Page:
Big Data and Government Digital Policy United States

Data and a $32B Travel Operation

When a government office is as significant as the Defense Travel Management Office of the US DoD, insights and analytics are critical. One fact highlights the magnitude of the operation. The office oversees annual spending of $32B.

Last week we interviewed Harvey Johnson, SES, Director of the Travel Management Office. Harvey is responsible for one of the world’s largest commercial travel operations – moving civilian and military personnel from one place to another using a vast network of travel providers.

We’ll feature more video content from the interview in the coming weeks. But to whet your appetite, in this short sequence, Harvey discusses the importance of data and insight in providing quality service and to help set the policy agenda.

Citizen Engagement Digital Government Government and Cloud United Kingdom

Xero, Tax and HMRC: EnterConf

EnterConf opened today in Belfast, Northern Ireland in a former Harland & Wolff warehouse building (now home to a skateboarding park). The venue is grungy but the presentations – from the great and the good in enterprise software – help paint a picture of enterprise software in a state of flux.

The flux is, to some extent at least, being caused by cloud technology. Enterprises (and governments) are all over this technology and want to be seen to be using it. Sometimes they have no choice – such is the tendency for developers, in particular, to start using the new cool thing – the C-suite is then forced to pay the bill for an enterprise license. There’s talk, at EnterConf, about the ‘shadow cloud’ – non-approved software entering the enterprise and staying there.

But most SMEs see little down-side to the cloud. And a new breed of software vendor has entered the domain traditionally occupied by Google to offer very handy functionality for very little cost. One such company is cloud based accounts vendor, Xero.

Xero, along with competitors Sage, KashFlow and others, offers its software for a minimal monthly fee. Functionality grows with need as the business grows.

Such cloud based packages have transformed the lives of small business owners and accounting firms. They have also caused government tax authorities to reappraise the nature of the relationships between themselves and small business owners. In the case of the UK tax authority – HMRC – it seems inevitable that its head-count will reduce as its need to provide face-to-face engagement reduces with the advent of all-electronic filing and returns.

I had the opportunity to ask Andy Lark, CMO of Xero, about his observations about how government tax authorities should rearrange themselves – in preparation for a cloud future.

Digital Government Digital Policy Events United States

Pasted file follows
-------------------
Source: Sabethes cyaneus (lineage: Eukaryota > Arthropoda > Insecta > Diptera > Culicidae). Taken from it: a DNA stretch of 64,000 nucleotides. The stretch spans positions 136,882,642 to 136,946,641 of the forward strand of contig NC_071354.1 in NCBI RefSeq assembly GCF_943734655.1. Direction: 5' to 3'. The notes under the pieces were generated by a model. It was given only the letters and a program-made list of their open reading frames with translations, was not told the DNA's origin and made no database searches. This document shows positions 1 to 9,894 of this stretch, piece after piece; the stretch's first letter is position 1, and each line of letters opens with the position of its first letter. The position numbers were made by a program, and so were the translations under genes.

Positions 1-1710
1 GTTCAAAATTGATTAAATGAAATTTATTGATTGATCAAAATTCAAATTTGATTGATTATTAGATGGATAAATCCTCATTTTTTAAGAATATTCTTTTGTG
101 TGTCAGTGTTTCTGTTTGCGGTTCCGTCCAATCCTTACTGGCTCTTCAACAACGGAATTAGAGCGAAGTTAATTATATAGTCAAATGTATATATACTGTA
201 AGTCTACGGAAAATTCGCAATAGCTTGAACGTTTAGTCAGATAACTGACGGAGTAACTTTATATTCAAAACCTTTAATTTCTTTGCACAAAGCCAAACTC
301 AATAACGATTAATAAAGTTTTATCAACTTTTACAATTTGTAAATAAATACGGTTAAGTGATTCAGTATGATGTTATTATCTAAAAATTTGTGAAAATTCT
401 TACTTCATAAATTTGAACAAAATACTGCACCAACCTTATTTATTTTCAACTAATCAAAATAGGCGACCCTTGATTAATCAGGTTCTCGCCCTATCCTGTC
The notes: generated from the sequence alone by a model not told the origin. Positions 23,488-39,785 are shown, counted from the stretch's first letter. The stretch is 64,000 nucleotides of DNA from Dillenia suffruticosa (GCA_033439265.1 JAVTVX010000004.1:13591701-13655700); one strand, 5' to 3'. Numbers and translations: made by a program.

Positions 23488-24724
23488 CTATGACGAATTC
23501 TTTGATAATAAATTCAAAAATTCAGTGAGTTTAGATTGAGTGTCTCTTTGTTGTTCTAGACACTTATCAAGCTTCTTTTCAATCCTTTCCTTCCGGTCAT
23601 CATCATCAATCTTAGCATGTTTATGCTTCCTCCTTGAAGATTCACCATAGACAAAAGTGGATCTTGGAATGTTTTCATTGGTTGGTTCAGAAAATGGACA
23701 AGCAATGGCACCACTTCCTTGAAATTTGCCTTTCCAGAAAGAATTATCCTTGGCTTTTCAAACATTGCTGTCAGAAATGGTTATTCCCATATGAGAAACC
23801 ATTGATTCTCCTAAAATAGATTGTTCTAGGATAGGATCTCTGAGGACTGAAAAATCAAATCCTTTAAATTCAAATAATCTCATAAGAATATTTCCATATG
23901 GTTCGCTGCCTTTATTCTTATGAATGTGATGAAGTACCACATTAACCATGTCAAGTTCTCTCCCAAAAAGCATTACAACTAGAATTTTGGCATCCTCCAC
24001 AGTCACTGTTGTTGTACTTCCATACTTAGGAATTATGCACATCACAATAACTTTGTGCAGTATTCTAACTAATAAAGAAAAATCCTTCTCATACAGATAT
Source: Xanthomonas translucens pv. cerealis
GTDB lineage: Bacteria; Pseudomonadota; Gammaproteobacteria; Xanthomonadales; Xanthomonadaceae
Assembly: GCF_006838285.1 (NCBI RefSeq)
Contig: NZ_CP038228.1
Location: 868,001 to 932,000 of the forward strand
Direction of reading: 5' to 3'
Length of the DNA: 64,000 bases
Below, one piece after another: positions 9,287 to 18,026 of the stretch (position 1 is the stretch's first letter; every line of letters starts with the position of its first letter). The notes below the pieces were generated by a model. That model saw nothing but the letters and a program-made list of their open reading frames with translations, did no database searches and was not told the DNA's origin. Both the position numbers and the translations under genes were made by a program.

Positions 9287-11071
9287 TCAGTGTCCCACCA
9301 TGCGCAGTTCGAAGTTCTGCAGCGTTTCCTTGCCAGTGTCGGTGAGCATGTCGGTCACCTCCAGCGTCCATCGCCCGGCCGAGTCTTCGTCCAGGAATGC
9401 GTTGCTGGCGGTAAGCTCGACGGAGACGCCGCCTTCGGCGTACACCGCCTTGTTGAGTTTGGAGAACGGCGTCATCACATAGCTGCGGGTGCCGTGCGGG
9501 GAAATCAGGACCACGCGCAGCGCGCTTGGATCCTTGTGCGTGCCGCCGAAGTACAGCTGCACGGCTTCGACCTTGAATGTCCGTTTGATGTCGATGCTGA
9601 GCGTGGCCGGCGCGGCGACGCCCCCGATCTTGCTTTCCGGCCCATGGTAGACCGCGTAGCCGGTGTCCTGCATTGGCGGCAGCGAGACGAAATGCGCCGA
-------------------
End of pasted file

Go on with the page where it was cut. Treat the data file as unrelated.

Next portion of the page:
The Ticking Privacy and Security Bomb

As eGovernment applications proliferate, so does the amount of sensitive citizen data stored in government IT systems. Proliferating as well is the risk that this data – which individuals are usually compelled to provide – is disclosed, stolen or otherwise compromised through human error, negligence or cyber-attacks. And, in the end, it’s the citizens who are getting hurt, really hurt. The damage from security breaches has moved far beyond identity theft and financial gain – lives could now be at stake.

Case in point: The targeted March 2014 cyber-attack by a foreign government of the US Government agency that maintains the records for tens of thousands of government employees, military personnel and contractors holding or having applied for security clearances – including this author’s. Not only did these records contain information such as Social Security numbers, birth-dates, addresses, telephone numbers, etc. but also extremely sensitive personal data such as:

  • detailed listings, including addresses and phone numbers, of family members and foreign contacts
  • prior arrests and disciplinary actions
  • lawsuits
  • bankruptcies
  • history of mental illness, gambling, alcohol and drug use

The consequences of this breach are staggering – not only for the individuals affected but for national security. This information enables the perpetrators to:

  • identify covert agents, which could result in their imprisonment – or worse
  • target individuals possessing classified information of value and expose them to blackmail or recruitment as a spy
  • identify foreign relatives of U.S. intelligence personnel and expose them to coercion

The point here is that privacy and security are the underpinnings on which eGovernment is built. If the underpinnings fail, the building collapses. Up to now, privacy and security of data have been taken as a given but this seemingly endless stream of security breaches, each worse than the previous one, make this now a myth.

Why should a citizen trust the government with their most sensitive information anymore? In a Fall 2014 survey of about 1,000 adults, the Pew Research Center found that only six percent stated that they were “very confident” that government agencies can keep their records private and secure; 25% stated they were “somewhat confident.” It’s not clear how much longer citizens will tolerate this situation – or how far away we are from the tipping point where individuals will flat out refuse to provide sensitive personal information, even at the cost of penalties.

This distressing state of affairs can only have a quenching effect on the growth of eGovernment services, particularly at the Federal level. Privacy and data security can no longer be taken for granted, they must now become an integral part of the value proposition that eGovernment offers to citizens.

Citizen 2015 will be chairing a panel discussion on cyber-security at the EnterConf 2015 conference in Belfast, Northern Ireland on June, 19



Digital Government Events United Kingdom

Citizen 2015 at EnterConf in Northern Ireland

One of the most successful aspects of the Web Summit in Dublin – which has been described as “the best tech conference in the world”, “Glastonbury for geeks” and “Davos for nerds” – was the Enterprise Summit.